Another Ontario Species at Risk – a barn swallow – provides a fly-by feeding to its fledgling at the Carden release site

A lot has happened in Carden, Ontario with the Eastern Loggerhead Shrike Program since my last blog post. Wild eastern loggerhead shrike monitoring has continued and become more complicated with breeding pairs and fledglings leaving their original nesting territory. Conservation rearing is in full swing with six clutches of juveniles arriving to the prepared field aviaries to acclimatize themselves to our site and prove that they are capable hunters prior to soft release. In addition to these two busy tasks, I spent the second week of July back in Bruce and Grey Counties looking for shrikes. This would have been impossible to schedule without our new captive husbandry technician, Samantha, a pre-vet undergrad at the University of Guelph.

Other fledglings on our release site – newly hatched killdeer

Almost as soon as we fell into a rhythm with wild monitoring the situation changed. Fledglings have become more independent and family groups have begun hunting together throughout a much larger territory, requiring a lot more time and effort to locate and identify them. Many known breeding pairs moved to new areas to make a second nesting attempt or changed mates to attempt another nest, or have simply gone their separate ways. Each time a shrike is spotted, an attempt is made to determine if they are banded and if so, what their colour band combination is so that they can be identified. This enables us to determine their age, release or capture location, and when they were last spotted. Not very many wild-bred birds have been banded in recent years, so determining whether an unbanded bird is an adult or juvenile can be quite challenging now that many fledglings are fully grown with the same markings as adults. In lucky lighting with a well-trained eye, you can often distinguish a slight difference in colouration between juveniles and adults. Some juveniles have subtly striped feathers on their crown or wings, but the best differentiating factor is the quality of the primary wing and tail feathers. This is best observed when preening, so it is fortunate that shrikes spend several hours doing this each day.

There are no visible molt limits here, but this preening fledgling loggerhead shrike’s growing primary feathers (the longest wing and tail feathers) are notably shorter than an adult.

The feathers of freshly hatched, first year birds must grow very quickly so that they may leave the nest as soon as possible to decrease their risk of predation. Because of this, they are not able to expend as much energy and nutrients on the quality of their feathers as adults. This makes their primary feathers slightly more dull and brown-tinged than the pitch black, glossy feathers of a mature adult. The difference between brownish-black and true-black is quite small, but often visible with a good scope and enough experience. The most effective way to learn to differentiate between these subtle colour and quality differences is to observe a preening second-year bird because loggerhead shrikes molt approximately half of their feathers between their hatch year and second year (first breeding season). This delineation between first and second year feathers is called a molt limit and sometimes it is possible to determine the approximate age of wild, unbanded birds as second year or after second year (two or more breeding seasons).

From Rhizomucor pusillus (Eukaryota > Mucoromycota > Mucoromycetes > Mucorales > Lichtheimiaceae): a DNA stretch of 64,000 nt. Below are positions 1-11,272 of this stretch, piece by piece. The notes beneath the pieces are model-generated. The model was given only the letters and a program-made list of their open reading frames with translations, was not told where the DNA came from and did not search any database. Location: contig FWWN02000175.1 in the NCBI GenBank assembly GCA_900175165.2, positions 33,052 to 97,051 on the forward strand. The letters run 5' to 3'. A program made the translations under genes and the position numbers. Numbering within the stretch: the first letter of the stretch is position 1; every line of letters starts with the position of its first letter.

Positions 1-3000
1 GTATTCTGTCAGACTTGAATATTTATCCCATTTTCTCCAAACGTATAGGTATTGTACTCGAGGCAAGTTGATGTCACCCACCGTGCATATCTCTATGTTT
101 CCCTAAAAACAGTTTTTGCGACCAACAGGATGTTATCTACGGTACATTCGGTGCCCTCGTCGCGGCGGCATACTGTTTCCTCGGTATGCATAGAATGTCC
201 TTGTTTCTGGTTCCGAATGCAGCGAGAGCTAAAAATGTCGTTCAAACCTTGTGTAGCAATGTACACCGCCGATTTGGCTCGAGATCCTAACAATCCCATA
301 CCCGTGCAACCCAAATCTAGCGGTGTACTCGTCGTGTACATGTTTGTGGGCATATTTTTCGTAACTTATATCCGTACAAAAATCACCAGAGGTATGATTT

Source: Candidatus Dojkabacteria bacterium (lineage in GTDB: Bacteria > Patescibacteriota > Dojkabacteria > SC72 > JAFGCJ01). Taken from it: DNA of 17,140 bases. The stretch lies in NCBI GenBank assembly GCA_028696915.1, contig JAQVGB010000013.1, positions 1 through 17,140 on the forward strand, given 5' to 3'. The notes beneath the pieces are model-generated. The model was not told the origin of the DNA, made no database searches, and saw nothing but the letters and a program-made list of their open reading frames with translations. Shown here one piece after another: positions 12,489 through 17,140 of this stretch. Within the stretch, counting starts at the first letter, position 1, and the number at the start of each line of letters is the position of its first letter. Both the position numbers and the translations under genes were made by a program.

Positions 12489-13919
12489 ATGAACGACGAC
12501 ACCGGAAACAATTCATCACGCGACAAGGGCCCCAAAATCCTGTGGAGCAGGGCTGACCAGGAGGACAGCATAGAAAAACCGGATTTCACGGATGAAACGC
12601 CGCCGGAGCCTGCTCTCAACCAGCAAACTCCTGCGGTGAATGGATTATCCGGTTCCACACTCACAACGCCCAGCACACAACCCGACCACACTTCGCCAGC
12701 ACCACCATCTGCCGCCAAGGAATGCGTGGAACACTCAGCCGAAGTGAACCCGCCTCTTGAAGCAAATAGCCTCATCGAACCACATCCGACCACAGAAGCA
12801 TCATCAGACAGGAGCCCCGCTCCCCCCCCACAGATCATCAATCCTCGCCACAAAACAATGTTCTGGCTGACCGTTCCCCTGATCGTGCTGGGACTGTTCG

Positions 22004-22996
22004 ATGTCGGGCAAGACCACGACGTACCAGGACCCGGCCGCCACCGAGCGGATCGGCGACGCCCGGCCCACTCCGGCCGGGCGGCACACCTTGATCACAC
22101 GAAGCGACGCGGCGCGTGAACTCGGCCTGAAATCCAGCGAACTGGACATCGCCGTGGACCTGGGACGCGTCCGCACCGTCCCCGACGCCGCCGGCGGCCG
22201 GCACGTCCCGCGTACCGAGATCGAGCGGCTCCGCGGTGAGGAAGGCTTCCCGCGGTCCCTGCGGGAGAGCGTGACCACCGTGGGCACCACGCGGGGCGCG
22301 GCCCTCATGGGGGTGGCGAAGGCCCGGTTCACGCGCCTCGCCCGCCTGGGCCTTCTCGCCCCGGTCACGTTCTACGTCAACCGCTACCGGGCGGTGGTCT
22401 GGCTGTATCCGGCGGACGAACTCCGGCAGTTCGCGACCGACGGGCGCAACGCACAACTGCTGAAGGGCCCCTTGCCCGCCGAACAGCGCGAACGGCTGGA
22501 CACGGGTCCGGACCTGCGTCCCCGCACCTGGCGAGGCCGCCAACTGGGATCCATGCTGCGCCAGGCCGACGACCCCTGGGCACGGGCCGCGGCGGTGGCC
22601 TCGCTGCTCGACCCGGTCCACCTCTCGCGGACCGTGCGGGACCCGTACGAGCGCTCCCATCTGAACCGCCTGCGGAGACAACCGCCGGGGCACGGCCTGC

The molt limits on this young osprey are more obvious than those on a shrike, but illustrate the principle more clearly.

I was hoping to use these aging techniques on unbanded birds in Grey and Bruce counties, as there were two sightings reported by members of the public in June. Unfortunately, after a week of thorough surveying I was unable to locate any shrikes. The locations where they were reportedly sighted were not appropriate breeding habitat, so it is likely that the individuals spotted were just vagrants passing through the area in search of better territories. I was able to find a few patches of high quality habitat in Grey-Bruce, but less than I had hoped. This is likely due to a change in ranching practices from free-range cattle grazing, which creates excellent shrike habitat, to cutting hay or growing feed crops for livestock kept in barns. Even though it was a bit frustrating to spend the week searching for shrikes and coming up empty handed, I updated our records of potential habitats so that surveys may be more successful in the future.

This pasture in Bruce County could be excellent loggerhead shrike habitat. It contains Hawthorn bushes for nesting and impaling large prey, short grass for easier prey capture thanks to grazing cattle, and even has overhead powerlines – a favourite hunting perch for shrikes.

For now, I’m back in Carden to have more shrikes in the hand during banding… they’re worth two in the bush, anyways. I’ll post more about juvenile banding and release shortly.

– Alisa Samuelson, LoyaltyOne Young Conservation Leader for 2017